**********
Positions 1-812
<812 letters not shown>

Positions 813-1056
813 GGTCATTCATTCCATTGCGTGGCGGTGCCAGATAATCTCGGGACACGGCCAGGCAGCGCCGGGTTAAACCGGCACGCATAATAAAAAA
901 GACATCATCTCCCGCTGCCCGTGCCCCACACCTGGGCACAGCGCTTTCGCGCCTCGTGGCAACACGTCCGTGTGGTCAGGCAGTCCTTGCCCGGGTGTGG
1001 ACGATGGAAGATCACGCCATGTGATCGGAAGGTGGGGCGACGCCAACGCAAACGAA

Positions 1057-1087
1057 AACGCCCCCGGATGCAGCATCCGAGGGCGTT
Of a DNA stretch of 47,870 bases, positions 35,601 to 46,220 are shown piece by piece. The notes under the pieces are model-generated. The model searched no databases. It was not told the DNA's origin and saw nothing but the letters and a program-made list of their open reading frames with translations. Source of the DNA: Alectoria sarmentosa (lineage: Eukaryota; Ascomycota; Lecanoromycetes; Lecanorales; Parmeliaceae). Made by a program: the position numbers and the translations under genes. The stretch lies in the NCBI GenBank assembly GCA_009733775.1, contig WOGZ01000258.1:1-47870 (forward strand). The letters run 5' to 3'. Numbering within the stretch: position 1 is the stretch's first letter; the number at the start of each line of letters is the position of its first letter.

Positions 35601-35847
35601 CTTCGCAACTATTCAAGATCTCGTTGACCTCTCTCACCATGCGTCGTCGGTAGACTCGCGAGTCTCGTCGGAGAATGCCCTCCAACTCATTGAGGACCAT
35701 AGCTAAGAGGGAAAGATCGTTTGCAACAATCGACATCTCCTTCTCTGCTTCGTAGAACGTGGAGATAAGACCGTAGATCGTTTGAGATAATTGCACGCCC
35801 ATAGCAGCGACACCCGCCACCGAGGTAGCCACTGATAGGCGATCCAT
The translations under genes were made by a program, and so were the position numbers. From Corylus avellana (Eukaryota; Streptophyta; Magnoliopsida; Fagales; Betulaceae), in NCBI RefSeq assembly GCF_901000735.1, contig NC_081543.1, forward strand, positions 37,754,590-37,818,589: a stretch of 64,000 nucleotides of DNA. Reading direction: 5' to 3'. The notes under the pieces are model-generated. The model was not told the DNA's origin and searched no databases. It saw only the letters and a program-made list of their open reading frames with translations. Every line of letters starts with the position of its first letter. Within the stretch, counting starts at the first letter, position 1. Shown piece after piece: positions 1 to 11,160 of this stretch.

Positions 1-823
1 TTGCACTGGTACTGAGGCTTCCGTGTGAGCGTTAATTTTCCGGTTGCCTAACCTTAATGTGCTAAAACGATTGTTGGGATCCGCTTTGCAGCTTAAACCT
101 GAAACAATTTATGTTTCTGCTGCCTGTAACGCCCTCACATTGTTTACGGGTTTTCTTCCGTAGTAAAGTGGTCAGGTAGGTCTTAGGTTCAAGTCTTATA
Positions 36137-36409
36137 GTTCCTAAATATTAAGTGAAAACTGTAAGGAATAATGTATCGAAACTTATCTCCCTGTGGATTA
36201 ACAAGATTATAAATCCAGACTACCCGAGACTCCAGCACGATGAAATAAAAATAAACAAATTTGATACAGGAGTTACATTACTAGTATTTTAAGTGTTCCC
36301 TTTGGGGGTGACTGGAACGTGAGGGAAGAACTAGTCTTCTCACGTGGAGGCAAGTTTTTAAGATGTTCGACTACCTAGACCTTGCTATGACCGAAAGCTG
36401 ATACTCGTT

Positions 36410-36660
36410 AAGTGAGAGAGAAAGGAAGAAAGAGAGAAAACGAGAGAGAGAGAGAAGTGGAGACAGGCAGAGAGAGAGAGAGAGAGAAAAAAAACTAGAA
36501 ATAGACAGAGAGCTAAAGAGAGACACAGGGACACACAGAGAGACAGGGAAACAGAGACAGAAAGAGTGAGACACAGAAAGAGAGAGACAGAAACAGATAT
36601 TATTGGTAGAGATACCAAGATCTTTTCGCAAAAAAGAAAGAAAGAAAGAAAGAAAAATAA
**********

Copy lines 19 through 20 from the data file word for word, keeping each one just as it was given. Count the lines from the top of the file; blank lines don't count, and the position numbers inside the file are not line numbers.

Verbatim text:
36137 GTTCCTAAATATTAAGTGAAAACTGTAAGGAATAATGTATCGAAACTTATCTCCCTGTGGATTA
36201 ACAAGATTATAAATCCAGACTACCCGAGACTCCAGCACGATGAAATAAAAATAAACAAATTTGATACAGGAGTTACATTACTAGTATTTTAAGTGTTCCC